He didn't say, "I'm sorry. I can't receive you. I don't want to work overtime. I'm going to go to HR and straighten this out. I..." He received them. He was so flexible. "I know I'm interrupted, and I know you guys would like to hang out, but look at these people. They've come, they need, they're so needy." "And he received them and he spoke to them about the kingdom of God, and he healed those who had need of healing." It was a long day. "And when the day began to wear away, the twelve came and said to him, 'Send the multitude away that they may go into the surrounding towns and country, and lodge and get provisions; for we are in a deserted place.'" "We're in the middle of the sticks out here. We're in the toolies." "But he said to them, 'You give them something to eat.'"

"I can just see him kind of smiling like that too." You know what? You do that. Instead of sending them away to get something to eat, just you guys do it. Remember what discipleship is? I do it. I do it, you watch. I do it, you help. Eventually, you do it. So, it's your turn. I've given you power to heal diseases. Go for it. Your turn. I'll step out of the way and let you feed them." And they said, "We have no more than five loaves and two fish, unless we go and buy food for all these people.'" This, of all of the miracles that Jesus performed, is the only miracle mentioned in all four gospels: Matthew, Mark, Luke, and John. It's that significant of an event. "The feeding of the five thousand," it is typically called. What amazes me is how people feel the necessity to feel sorry for God and come up with an alternate explanation for "poor God."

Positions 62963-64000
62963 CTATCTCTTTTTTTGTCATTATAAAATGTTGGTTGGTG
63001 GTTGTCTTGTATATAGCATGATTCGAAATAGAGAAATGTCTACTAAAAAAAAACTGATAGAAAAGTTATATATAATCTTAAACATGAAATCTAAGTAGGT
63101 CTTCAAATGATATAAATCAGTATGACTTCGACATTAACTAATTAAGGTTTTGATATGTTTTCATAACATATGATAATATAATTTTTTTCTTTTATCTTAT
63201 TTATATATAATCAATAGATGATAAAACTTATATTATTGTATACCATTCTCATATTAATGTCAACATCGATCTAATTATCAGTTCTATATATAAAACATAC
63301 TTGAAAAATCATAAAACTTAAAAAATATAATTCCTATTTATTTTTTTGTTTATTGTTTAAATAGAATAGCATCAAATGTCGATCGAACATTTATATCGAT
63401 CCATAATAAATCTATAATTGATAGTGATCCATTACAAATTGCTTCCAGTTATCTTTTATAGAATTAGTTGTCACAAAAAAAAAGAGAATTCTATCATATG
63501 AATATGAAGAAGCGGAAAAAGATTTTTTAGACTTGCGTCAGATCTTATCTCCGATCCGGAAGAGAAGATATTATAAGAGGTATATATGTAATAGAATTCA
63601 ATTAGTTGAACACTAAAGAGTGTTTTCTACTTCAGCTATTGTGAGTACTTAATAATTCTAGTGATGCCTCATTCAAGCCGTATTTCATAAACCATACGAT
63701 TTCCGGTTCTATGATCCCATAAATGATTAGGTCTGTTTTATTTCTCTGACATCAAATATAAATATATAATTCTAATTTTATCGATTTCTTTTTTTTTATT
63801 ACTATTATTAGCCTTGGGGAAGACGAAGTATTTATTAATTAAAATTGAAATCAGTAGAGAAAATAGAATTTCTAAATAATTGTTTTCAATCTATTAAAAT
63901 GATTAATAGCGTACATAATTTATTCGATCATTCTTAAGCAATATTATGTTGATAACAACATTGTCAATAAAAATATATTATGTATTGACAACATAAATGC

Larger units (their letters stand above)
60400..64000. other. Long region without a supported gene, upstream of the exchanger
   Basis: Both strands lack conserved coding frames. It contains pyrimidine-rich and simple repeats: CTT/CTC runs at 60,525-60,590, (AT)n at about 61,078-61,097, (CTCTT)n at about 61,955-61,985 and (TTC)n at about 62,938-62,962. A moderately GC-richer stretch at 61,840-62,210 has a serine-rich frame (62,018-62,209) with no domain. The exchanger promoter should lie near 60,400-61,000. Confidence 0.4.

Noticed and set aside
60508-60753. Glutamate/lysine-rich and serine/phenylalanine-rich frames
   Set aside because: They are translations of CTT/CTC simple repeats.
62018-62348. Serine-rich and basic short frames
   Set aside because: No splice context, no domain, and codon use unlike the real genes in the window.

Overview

Instead of making this a miracle, let's have sympathy on God and come up with an easier, more palatable explanation instead of a miracle. I kid you not...there are commentaries who say this: "Well, probably what happened is that everybody that day brought their food. Because if people are traveling, they're going to bring their own food. But they didn't want to bring it out. They were stingy, because if they brought out their sack lunch, then Shlomo would see that you've got, you know, something, and he's going to be jealous. So they're all stingy and holding onto it. But Jesus pulls out his sack lunch, and it's such an example, that everybody pulls out theirs and they have a meal. You gotta help God out. He's just can't do anything unless people bring their sack lunch."